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Sustainability summits aims to make campus greener

The Fresno State Sustainability Project will hold its inaugural Sustainability Summit today on campus in the Viticulture and Enology conference room.

The event, the first step taken in forming an on-campus sustainability institute, is spearheaded by the Fresno State Sustainability Project, a coalition of the applied behavioral science and earth and environmental science departments. The group aims to change practices and methods on campus to help with environmental efficiency and make a more green-wise campus.

“We focused on coordinating and improving practices in education, research and activity at Fresno State. We found the campus had so much going on related to sustainability, yet most members of the university did not know about this, and there was little coordination,” said Dr. Criss Wilhite, professor and founder of the Applied Behavior Analysis Programs on campus and one of the creators and advisers of the Sustainability Project.

While the project is still relatively new, Wilhite said the support from students and faculty has been positive.

“Within a year, we had formed relations with plant operations, various professors, and administrators on campus and a wonderful group of students,” Wilhite said.

The project already has implemented a water-wise garden with plants that utilize less water, such as local manzanita and Palo Verde trees. Additionally, it held a four-day-long Earth Day celebration in April.

“Our goal is to educate, engage and inspire,” said Kassandra Hishida, an environmental science major and student ambassador for the project.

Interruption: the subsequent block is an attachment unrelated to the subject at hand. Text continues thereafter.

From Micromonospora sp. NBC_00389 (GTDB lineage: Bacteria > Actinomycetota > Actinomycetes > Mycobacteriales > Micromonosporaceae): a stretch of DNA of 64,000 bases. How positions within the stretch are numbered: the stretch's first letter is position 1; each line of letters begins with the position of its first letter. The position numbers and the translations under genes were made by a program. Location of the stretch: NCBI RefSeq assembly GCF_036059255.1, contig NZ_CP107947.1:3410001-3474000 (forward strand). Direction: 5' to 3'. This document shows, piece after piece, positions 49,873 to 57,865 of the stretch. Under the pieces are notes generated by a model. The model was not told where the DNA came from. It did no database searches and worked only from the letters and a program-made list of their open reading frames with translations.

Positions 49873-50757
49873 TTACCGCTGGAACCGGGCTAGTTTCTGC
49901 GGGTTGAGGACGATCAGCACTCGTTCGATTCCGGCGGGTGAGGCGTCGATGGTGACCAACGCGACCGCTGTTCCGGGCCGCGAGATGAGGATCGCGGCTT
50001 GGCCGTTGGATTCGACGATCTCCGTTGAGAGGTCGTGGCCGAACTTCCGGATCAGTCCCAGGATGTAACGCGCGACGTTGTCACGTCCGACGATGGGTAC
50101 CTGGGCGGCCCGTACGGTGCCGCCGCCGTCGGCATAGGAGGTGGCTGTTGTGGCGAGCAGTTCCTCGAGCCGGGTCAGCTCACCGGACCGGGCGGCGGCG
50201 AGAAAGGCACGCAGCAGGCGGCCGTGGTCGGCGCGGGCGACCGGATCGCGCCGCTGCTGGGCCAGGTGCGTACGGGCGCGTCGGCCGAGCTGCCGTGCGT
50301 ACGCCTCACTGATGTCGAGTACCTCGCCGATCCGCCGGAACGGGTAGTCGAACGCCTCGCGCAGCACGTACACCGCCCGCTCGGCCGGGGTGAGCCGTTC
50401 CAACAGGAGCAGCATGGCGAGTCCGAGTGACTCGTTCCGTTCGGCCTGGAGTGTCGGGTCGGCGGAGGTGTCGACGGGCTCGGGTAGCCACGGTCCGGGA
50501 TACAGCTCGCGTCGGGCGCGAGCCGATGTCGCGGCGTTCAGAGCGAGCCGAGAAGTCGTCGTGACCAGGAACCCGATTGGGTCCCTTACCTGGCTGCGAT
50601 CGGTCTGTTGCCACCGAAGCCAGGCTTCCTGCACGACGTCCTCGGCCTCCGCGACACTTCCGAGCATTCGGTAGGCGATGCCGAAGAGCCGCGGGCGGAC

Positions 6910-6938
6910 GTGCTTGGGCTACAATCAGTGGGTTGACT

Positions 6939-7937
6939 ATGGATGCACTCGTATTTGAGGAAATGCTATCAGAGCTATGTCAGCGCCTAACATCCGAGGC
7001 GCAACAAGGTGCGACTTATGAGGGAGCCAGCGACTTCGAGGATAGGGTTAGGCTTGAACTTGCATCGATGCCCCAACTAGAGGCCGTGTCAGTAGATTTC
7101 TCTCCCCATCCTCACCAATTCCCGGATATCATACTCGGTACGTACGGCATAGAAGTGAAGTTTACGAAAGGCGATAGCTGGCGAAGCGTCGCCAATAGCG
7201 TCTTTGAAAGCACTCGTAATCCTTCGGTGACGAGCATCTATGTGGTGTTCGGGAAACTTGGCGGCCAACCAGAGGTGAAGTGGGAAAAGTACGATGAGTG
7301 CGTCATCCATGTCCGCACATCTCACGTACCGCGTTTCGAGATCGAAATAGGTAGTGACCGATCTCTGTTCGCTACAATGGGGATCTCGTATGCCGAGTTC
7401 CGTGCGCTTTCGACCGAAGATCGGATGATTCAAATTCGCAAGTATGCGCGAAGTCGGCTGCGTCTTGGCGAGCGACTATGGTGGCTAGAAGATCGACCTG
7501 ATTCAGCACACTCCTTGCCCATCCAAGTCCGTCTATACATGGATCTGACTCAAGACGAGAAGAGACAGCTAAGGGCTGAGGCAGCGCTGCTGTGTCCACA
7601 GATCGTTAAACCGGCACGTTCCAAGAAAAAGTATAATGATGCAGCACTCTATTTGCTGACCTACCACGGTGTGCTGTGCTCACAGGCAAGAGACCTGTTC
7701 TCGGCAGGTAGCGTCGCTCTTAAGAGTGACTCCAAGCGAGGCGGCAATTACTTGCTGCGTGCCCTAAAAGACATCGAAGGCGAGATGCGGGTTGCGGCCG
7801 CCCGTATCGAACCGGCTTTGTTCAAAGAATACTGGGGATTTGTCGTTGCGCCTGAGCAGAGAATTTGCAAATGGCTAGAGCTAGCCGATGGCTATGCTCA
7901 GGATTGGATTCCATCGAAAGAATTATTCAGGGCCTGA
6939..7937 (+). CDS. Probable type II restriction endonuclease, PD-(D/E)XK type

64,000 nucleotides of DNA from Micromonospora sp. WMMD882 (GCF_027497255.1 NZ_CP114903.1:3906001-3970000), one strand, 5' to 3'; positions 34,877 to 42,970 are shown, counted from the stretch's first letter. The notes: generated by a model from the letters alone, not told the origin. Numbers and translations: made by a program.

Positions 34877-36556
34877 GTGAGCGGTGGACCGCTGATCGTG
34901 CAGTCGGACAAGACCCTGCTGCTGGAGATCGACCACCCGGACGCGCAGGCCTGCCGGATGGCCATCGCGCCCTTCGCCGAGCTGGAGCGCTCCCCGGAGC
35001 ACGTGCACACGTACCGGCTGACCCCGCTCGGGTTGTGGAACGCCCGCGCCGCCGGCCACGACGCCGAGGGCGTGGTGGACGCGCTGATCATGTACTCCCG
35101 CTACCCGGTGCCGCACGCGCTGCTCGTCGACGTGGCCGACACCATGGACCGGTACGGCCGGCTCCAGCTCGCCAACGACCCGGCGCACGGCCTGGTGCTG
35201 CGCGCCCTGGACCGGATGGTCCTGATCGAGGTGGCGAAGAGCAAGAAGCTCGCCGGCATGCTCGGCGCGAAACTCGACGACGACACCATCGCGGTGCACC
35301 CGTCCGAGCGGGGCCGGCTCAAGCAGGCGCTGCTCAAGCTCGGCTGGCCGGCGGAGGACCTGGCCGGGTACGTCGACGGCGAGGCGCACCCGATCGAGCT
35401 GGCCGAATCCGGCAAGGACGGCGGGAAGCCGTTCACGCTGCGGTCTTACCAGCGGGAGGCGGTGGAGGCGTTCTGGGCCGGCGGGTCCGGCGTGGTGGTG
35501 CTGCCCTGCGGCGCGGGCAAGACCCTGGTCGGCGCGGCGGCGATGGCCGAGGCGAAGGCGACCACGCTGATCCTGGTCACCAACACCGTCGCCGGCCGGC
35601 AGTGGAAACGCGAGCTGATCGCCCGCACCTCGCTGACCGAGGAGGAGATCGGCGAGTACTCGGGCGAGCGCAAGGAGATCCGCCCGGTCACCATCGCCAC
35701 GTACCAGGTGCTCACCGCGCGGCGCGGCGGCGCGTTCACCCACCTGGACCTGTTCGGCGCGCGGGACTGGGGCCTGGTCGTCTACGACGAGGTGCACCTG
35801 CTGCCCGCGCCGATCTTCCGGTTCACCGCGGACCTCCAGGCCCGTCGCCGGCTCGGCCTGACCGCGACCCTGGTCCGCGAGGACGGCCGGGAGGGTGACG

The summit is a daylong event, which will feature speakers of various professions and perspectives on sustainable activities and initiatives that can change the course of aspects of climate change here on campus and the community. After the speakers, the participants of the summit will go into “break-out” sessions, which are groups that can take the ideas heard from the speakers and put together and develop projects.

“We want participants to be aware of existing projects, to be part of the discussion as we develop new projects and to be inspired to take action and help us improve our campus,” Hishida said.

An expert panel Q&A will follow, featuring administrators and faculty from campus from various fields of study.

Wilhite said groups like the Sustainability Project and this event is important for the campus and students because it allows them to see the importance of organizing and educating peers.

“This experience is invaluable,” Wilhite said. “They will be able to adapt more rapidly to demands for the future, not only in their jobs but in society, as well. We believe the university, the region and society at large will benefit.